The modern world is interconnected and online—as our lives continue to be mediated by digital technologies, concerns about privacy and data protection are only increasing. Data breaches and privacy violations seem to be becoming more frequent, and the need for proactive, robust safeguards is getting more urgent. Enter the privacy-by-design framework, a made-in-Canada concept that calls for privacy to be considered throughout the entire product development process.
Privacy by design calls for engineers and developers to consider privacy and security throughout the development process, not just at the tail-end of after a privacy violation has occurred. It was developed in the 1990s by Dr. Ann Cavoukian, a Distinguished Expert-in-Residence leading the Privacy by Design Centre of Excellence at Ryerson University and former Information and Privacy Commissioner for the Canadian province of Ontario. The framework is based on seven foundational principles:
- Proactive not Reactive; Preventative not Remedial: Anticipate and prevent privacy invasive events before they happen.
- Privacy as the Default Setting: Ensure that personal data are automatically protected.
- Privacy Embedded into Design: Privacy is an essential component of the core functionality being delivered, not an afterthought.
- Full Functionality — Positive-Sum, not Zero-Sum: Avoid the idea that privacy compromises functionality; there is no need to trade-off privacy or security, as it is possible to have both.
- End-to-End Security — Full Lifecycle Protection: Strong security measures are essential to privacy, from start to finish.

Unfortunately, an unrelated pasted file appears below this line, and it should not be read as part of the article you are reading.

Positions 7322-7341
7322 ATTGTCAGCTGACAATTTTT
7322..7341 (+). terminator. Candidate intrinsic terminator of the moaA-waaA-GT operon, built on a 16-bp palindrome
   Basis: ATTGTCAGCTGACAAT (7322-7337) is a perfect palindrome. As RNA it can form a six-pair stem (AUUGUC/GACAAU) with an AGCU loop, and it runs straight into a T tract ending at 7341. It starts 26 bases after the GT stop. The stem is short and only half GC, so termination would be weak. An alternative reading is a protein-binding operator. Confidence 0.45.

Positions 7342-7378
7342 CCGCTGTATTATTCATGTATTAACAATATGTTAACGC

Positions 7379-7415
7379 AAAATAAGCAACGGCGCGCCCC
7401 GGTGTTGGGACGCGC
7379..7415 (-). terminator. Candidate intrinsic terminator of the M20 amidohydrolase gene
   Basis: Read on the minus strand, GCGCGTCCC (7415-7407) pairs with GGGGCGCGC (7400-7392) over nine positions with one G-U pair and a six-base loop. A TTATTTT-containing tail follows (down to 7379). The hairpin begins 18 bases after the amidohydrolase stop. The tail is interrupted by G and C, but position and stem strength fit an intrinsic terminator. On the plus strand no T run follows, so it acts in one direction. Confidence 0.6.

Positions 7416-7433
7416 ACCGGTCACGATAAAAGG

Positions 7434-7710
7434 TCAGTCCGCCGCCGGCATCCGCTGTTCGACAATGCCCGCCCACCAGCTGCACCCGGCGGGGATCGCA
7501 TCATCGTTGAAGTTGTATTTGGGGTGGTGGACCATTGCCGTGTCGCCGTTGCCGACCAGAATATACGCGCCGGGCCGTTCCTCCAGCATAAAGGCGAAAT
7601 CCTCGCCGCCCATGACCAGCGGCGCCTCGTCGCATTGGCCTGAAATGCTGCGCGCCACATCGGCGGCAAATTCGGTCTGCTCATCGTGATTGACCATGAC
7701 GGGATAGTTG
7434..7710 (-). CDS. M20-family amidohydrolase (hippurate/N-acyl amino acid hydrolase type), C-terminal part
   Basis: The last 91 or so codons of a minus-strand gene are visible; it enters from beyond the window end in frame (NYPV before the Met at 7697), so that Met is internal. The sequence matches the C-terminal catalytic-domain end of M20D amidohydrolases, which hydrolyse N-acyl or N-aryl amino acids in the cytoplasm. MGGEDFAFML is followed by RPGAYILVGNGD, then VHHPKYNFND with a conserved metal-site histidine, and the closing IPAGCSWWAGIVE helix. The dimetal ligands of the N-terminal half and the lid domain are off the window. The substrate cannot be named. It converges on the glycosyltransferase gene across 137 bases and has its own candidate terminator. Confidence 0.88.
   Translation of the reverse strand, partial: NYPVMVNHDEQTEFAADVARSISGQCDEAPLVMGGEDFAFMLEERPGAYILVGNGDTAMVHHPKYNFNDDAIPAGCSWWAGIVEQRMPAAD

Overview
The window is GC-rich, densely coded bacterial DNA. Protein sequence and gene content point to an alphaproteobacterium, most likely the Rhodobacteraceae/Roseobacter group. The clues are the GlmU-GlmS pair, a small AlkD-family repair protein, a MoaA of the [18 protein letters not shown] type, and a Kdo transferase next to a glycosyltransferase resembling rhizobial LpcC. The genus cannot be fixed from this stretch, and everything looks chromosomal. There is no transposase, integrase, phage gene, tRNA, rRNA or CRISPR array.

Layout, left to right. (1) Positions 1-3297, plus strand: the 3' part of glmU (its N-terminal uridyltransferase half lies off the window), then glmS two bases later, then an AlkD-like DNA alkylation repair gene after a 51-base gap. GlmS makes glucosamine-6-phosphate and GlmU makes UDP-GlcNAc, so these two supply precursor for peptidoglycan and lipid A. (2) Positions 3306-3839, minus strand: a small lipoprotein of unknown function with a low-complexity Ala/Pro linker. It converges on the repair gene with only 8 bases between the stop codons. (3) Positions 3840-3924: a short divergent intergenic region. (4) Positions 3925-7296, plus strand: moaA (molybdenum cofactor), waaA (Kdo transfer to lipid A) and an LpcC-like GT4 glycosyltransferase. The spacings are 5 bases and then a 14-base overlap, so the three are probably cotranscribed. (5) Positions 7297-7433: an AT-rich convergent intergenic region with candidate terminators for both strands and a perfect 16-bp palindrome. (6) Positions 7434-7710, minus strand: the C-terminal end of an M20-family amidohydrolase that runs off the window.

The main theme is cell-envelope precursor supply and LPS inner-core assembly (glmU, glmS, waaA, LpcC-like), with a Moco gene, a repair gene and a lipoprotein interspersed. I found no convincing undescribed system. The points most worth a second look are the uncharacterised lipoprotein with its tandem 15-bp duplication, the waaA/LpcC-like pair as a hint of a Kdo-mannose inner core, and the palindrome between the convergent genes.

- Visibility and Transparency — Keep it Open: Operations should remain visible and transparent, to users and providers alike.
- Respect for User Privacy — Keep it User-Centric: Keep the interests of the individual user at the forefront; offer strong privacy defaults, appropriate notice and empowering user-friendly options.
Since it is a made-in-Canada approach to data protection, it only makes sense that Canadian experts are leading the way toward development of an International Standard on how to do privacy by design the right way. That leadership was on display at the first plenary meeting of the International Organization for Standardization Project Committee 317 (ISO/PC 317), Consumer protection: privacy by design for consumer goods and services, which took place in London, United Kingdom in early November.
- Sylvia Kingsmill is a Partner in the Risk Consulting practice at KPMG Canada and was Head of the Canadian Delegation for the recent ISO/PC 317 meetings.
- Canadian representative Michelle Chibba was appointed Project Leader of the ad hoc group developing the first draft of ISO 31700, which will be the International Standard on privacy by design. As the project leader, Ms. Chibba—who is a former Director of Policy and Special Projects with the Information and Privacy Commissioner of Ontario—will “hold the pen” for the development of ISO 31700.
- Rae Dulmage, the winner of SCC’s 2016 Hugh Krentz Award, was appointed as one of two Co-Convenors of the Privacy by Design Communications Group.
- Jake Knoppers, the President of Canaglobe International Inc., was appointed as the liaison officer from ISO/PC 317 to two major joint technical committees of ISO and the International Electrotechnical Commission (IEC): ISO/IEC JTC 1/SG 5, the study group on Trustworthiness related to information technology, as well as ISO/IEC JTC 1/SC 32 Data management and interchange.
The committee hopes to have a first working draft of the International Standard ready for review by March 11, 2019. To maintain the momentum of this important committee, the Standards Council of Canada (SCC) will host a series of ISO/PC 317 international meetings in Toronto in May 2019.